Friday Freakout: Skydive Student Ripped From Plane By Premature Reserve Parachute Opening!

Zej Moczydlowski
ago
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What happened

This skydive student's 4th static line jump escalated quickly with a premature reserve parachute opening that ripped him off the plane step! While climbing out of the small aircraft, the reserve flap came undone and exposed the reserve pin. He unknowingly dragged the top of the container across the plane's door handle above him, resulting in the reserve pin getting dislodged which caused the premature opening. The student was ripped off the plane step by the reserve, barely missed the tail of the aircraft, and — of course — his static line also deployed his main canopy, resulting in a two-out. He cutaway the main and landed safely on his reserve.

Why did it happen

Rubbing Gear Against Plane

The jumper appears to have been sitting up against the instrument panel, may have rubbed up against the pilot's seat while getting up, and certainly rubbed up against the door and the door handle as he got out onto the step. Any one of these moments could have resulted in a premature deployment. It's actually fortunate that it wasn't until he was outside the aircraft that this jumper finally snagged something so roughly that his reserve deployed. Had that happened while he was still in the plane, it could have resulted in him getting yanked out, and possibly sustaining a fatal impact on the inside of the doorway as he got pulled out.

Poor Gear Maintenance

If you watch closely, as soon as the student begins exiting the plane, the flap protecting his reserve pin just blows away, leaving the pin unprotected. This should not be feasible with properly maintained gear. The possibility exists that the student rubbed the flap and displaced it while getting up, but the video suggests that this may have been older gear that needed some love from a rigger.

How could it be prevented

Protect Your Pins and Handles

It's important for skydivers to know how to exit any given aircraft and to know about potential snag points that could catch your equipment. You'll often see experienced jumpers reaching back to check their main flap and their pilot chute anytime they move around the plane and then again one last time right before the door is opened. What they're actually doing is checking to make sure that they didn't inadvertently catch their container on something that could result in an unsafe situation. Further, once you're aware of those snag points, it's important to remember not to rub up against them!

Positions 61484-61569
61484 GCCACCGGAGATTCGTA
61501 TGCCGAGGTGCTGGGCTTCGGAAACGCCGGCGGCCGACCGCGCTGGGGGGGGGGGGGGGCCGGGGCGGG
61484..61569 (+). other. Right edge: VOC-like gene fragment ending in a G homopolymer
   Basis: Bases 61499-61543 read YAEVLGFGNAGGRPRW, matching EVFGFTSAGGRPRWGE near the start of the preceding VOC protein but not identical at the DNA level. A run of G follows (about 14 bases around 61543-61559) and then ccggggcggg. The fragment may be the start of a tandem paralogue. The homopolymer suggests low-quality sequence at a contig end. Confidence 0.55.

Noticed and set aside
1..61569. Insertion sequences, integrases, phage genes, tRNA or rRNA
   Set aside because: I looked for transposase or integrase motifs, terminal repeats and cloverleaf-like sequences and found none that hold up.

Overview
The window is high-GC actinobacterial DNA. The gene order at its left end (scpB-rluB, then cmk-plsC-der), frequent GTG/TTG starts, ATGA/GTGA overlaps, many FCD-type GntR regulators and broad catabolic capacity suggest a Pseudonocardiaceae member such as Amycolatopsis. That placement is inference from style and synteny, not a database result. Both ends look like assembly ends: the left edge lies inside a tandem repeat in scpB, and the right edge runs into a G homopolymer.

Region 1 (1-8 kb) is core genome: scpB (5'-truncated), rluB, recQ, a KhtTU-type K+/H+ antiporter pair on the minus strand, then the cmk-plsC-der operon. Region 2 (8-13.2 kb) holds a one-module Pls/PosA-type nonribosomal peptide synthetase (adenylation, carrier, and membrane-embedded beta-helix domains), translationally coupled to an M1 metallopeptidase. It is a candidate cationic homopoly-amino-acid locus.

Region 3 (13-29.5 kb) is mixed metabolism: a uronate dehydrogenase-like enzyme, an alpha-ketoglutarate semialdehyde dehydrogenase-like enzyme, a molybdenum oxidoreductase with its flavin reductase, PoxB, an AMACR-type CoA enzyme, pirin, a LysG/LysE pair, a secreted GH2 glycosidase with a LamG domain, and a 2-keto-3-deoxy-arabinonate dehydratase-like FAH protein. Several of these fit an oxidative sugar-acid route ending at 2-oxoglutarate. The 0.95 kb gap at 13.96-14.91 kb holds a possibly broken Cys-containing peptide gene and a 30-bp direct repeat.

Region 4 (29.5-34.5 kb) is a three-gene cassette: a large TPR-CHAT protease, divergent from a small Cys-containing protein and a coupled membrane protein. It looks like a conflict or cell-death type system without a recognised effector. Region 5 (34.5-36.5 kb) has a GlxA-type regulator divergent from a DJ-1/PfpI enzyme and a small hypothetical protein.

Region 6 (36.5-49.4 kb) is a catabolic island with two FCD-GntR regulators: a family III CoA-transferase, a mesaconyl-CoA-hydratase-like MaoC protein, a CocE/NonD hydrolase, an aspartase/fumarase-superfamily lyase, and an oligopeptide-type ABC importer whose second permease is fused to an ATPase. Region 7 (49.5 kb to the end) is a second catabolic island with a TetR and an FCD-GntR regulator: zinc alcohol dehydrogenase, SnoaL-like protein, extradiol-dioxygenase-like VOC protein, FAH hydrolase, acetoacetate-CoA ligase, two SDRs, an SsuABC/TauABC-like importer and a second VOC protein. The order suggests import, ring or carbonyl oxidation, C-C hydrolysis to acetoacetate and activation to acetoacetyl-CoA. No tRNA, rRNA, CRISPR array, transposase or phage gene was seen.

Maintain Your Gear

The flaps protecting your reserve pin and main pin start to wear out over time and they lose the stiffness required to remain firmly seated. They need to be kept in good repair and, if they're so weak that nothing more than the wind can uncover your pins, it's definitely time to have those flaps replaced.

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What happened

This skydive student's 4th static line jump escalated quickly with a premature reserve parachute opening that ripped him off the plane step! While climbing out of the small aircraft, the reserve flap came undone and exposed the reserve pin. He unknowingly dragged the top of the container across the plane's door handle above him, resulting in the reserve pin getting dislodged which caused the premature opening. The student was ripped off the plane step by the reserve, barely missed the tail of the aircraft, and — of course — his static line also deployed his main canopy, resulting in a two-out. He cutaway the main and landed safely on his reserve.

Why did it happen

Rubbing Gear Against Plane

The jumper appears to have been sitting up against the instrument panel, may have rubbed up against the pilot's seat while getting up, and certainly rubbed up against the door and the door handle as he got out onto the step. Any one of these moments could have resulted in a premature deployment. It's actually fortunate that it wasn't until he was outside the aircraft that this jumper finally snagged something so roughly that his reserve deployed. Had that happened while he was still in the plane, it could have resulted in him getting yanked out, and possibly sustaining a fatal impact on the inside of the doorway as he got pulled out.

Poor Gear Maintenance

If you watch closely, as soon as the student begins exiting the plane, the flap protecting his reserve pin just blows away, leaving the pin unprotected. This should not be feasible with properly maintained gear. The possibility exists that the student rubbed the flap and displaced it while getting up, but the video suggests that this may have been older gear that needed some love from a rigger.

How could it be prevented

Protect Your Pins and Handles

It's important for skydivers to know how to exit any given aircraft and to know about potential snag points that could catch your equipment. You'll often see experienced jumpers reaching back to check their main flap and their pilot chute anytime they move around the plane and then again one last time right before the door is opened. What they're actually doing is checking to make sure that they didn't inadvertently catch their container on something that could result in an unsafe situation. Further, once you're aware of those snag points, it's important to remember not to rub up against them!

Maintain Your Gear

The flaps protecting your reserve pin and main pin start to wear out over time and they lose the stiffness required to remain firmly seated. They need to be kept in good repair and, if they're so weak that nothing more than the wind can uncover your pins, it's definitely time to have those flaps replaced.

Coming Soon

Hang tight, our new comments system and community features will be live soon.

to join the conversation.

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